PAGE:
Then there was the time Zoe fell for a mime. She had nothing to base it on, and eventually realized that, so left him in the dust. Again, believable; and because of that, one of the better romance plot threads on this show.

It’s certainly gold in contrast to the time Blythe crashed into some skateboarding ponce and instantly found herself smitten before he got a chance to say anything.

Yes, Josh Sharp. A block of wood with no personality. But perhaps, as time went on, this relationship could develop into one that makes a bit of sense. We could get either some indication that Blythe’s feelings are based on something more substantial; or we could see Blythe come to her senses, and decide to abandon this silly and superficial crush.

But I don’t think either is going to happen. Especially since Josh’s most recent appearance only confirmed everything I just said. He just stands around, says ‘hi,’ as Blythe gushes.

They can’t even try to develop these characters? Continue reading

Malicious in Vogue: “Some Assistance Required” review

One of the many things that differentiates Littlest Pet Shop from My Little Pony, is the setting.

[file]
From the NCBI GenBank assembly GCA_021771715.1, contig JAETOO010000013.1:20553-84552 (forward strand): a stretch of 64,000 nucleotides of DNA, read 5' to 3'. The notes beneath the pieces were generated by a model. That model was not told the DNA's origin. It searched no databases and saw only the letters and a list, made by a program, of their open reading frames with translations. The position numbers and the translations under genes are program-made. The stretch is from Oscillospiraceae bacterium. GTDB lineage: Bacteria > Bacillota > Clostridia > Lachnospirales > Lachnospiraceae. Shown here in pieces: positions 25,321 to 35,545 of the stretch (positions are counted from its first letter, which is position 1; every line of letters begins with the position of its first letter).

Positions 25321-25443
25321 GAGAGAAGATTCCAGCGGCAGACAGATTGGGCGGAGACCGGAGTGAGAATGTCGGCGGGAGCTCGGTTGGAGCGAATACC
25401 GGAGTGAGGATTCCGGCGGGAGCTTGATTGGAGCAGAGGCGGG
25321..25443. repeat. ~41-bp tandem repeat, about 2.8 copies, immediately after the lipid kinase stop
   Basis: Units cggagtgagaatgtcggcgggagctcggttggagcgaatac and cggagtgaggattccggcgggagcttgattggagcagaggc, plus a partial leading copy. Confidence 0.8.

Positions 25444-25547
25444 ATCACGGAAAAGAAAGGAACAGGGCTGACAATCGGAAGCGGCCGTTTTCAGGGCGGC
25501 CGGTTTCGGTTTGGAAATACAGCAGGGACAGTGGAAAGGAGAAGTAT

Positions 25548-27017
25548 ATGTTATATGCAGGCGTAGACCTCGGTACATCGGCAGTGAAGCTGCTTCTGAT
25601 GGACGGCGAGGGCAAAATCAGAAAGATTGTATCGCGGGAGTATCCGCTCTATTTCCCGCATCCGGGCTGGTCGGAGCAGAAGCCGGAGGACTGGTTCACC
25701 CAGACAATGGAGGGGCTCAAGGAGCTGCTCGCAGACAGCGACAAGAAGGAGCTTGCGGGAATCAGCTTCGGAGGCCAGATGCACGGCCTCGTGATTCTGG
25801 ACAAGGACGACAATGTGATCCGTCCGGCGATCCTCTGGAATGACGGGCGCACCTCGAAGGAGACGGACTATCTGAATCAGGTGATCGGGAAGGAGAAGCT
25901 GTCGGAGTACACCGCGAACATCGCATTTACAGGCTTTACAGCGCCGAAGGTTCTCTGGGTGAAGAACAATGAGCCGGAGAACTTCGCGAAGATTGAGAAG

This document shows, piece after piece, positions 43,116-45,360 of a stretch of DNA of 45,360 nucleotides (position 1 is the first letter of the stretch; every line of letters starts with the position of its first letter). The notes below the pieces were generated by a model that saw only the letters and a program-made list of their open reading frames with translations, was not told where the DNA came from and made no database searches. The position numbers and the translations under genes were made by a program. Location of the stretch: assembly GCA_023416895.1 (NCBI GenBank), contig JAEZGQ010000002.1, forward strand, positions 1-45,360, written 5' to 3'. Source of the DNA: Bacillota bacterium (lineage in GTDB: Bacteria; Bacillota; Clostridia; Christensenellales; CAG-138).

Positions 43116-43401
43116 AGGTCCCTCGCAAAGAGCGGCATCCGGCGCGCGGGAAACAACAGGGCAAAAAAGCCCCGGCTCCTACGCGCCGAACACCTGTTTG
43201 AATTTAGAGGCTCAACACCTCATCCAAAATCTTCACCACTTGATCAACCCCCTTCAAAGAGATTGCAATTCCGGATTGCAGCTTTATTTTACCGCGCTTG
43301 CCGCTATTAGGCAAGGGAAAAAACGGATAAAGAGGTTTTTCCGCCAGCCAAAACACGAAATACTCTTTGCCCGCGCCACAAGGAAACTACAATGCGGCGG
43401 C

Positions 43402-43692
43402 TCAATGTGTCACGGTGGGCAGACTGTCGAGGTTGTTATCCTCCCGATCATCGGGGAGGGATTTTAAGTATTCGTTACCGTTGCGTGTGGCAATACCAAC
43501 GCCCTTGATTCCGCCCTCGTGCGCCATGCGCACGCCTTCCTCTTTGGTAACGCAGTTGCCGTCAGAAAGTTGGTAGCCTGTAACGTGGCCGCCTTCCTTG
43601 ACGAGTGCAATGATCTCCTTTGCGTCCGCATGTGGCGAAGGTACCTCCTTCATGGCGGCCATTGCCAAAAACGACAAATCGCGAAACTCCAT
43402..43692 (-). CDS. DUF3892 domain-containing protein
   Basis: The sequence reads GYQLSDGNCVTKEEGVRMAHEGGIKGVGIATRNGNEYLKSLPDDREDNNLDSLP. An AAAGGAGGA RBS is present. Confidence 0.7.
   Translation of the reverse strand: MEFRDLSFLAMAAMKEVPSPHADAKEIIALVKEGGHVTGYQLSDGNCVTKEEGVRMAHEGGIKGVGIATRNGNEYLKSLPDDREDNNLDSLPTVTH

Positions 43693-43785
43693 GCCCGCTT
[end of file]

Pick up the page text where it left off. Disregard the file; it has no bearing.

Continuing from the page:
One may think that’s a superficial distinction, but it’s not. The world of Equestria is a land of magic, unicorns, and fairy tale castles; where everyone is nice to each other, and nothing ever goes wrong.

In contrast, Littlest Pet Shop takes place in (for the most part) the real world. Downtown City is located on a contemporary Earth, with modern digital technology and no magic (for the most part). It’s also a world where, to put it bluntly, shit happens. Things aren’t perfect, and bad things do happen. Yes, it never happens on-screen, because this is a saccharine kids show. But given the fact that this is ersatz-New York, I get the feeling that something very terrible did happen in that town about thirteen years ago.

Basically, the difference in setting gives us a difference in tone. Even if it’s just an implied tone. And this is even portrayed on-screen in the attitudes of some of the characters.

In Equestria, everyone is nice. In the real world, most people are dicks; And this has been portrayed on Littlest Pet Shop quite extensively. There’ve been con-artists, violent bullies, thieves, complete tools, plagiarizers, and serpentile delinquents on this show. Then there’s the recurring jackass we have in the form of the Biskit Twins, who constantly make life miserable for our hero. And while Equestria does have it’s share of bad apples, I can name them on one hand. They’re not really a large cohort.